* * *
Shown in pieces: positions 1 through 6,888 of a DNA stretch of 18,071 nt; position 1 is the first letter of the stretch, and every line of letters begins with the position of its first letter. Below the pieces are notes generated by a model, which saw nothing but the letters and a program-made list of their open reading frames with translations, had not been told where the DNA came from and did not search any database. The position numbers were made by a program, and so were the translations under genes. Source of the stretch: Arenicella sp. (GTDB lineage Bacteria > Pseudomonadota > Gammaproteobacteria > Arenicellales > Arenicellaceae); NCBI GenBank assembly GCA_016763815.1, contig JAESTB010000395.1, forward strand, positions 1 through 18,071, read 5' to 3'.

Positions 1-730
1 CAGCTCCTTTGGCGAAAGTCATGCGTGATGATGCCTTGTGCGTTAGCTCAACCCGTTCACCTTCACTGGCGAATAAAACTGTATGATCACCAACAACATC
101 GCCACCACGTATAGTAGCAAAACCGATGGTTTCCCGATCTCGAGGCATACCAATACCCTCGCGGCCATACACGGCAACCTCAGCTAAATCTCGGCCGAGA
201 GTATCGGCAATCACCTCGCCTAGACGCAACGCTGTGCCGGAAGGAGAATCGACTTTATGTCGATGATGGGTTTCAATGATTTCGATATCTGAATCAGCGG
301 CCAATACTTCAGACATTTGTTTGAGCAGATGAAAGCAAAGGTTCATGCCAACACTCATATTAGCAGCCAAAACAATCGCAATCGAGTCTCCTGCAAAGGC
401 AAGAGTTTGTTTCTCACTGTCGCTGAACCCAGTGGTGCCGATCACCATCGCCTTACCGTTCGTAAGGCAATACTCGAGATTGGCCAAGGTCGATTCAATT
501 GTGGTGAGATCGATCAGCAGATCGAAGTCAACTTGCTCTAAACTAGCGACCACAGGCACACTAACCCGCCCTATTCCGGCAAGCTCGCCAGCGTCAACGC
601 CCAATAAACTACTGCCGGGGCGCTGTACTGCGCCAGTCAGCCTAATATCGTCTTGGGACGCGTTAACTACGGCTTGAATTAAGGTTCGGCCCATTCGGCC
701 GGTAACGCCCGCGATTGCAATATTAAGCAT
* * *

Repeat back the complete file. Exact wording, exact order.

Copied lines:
Shown in pieces: positions 1 through 6,888 of a DNA stretch of 18,071 nt; position 1 is the first letter of the stretch, and every line of letters begins with the position of its first letter. Below the pieces are notes generated by a model, which saw nothing but the letters and a program-made list of their open reading frames with translations, had not been told where the DNA came from and did not search any database. The position numbers were made by a program, and so were the translations under genes. Source of the stretch: Arenicella sp. (GTDB lineage Bacteria > Pseudomonadota > Gammaproteobacteria > Arenicellales > Arenicellaceae); NCBI GenBank assembly GCA_016763815.1, contig JAESTB010000395.1, forward strand, positions 1 through 18,071, read 5' to 3'.

Positions 1-730
1 CAGCTCCTTTGGCGAAAGTCATGCGTGATGATGCCTTGTGCGTTAGCTCAACCCGTTCACCTTCACTGGCGAATAAAACTGTATGATCACCAACAACATC
101 GCCACCACGTATAGTAGCAAAACCGATGGTTTCCCGATCTCGAGGCATACCAATACCCTCGCGGCCATACACGGCAACCTCAGCTAAATCTCGGCCGAGA
201 GTATCGGCAATCACCTCGCCTAGACGCAACGCTGTGCCGGAAGGAGAATCGACTTTATGTCGATGATGGGTTTCAATGATTTCGATATCTGAATCAGCGG
301 CCAATACTTCAGACATTTGTTTGAGCAGATGAAAGCAAAGGTTCATGCCAACACTCATATTAGCAGCCAAAACAATCGCAATCGAGTCTCCTGCAAAGGC
401 AAGAGTTTGTTTCTCACTGTCGCTGAACCCAGTGGTGCCGATCACCATCGCCTTACCGTTCGTAAGGCAATACTCGAGATTGGCCAAGGTCGATTCAATT
501 GTGGTGAGATCGATCAGCAGATCGAAGTCAACTTGCTCTAAACTAGCGACCACAGGCACACTAACCCGCCCTATTCCGGCAAGCTCGCCAGCGTCAACGC
601 CCAATAAACTACTGCCGGGGCGCTGTACTGCGCCAGTCAGCCTAATATCGTCTTGGGACGCGTTAACTACGGCTTGAATTAAGGTTCGGCCCATTCGGCC
701 GGTAACGCCCGCGATTGCAATATTAAGCAT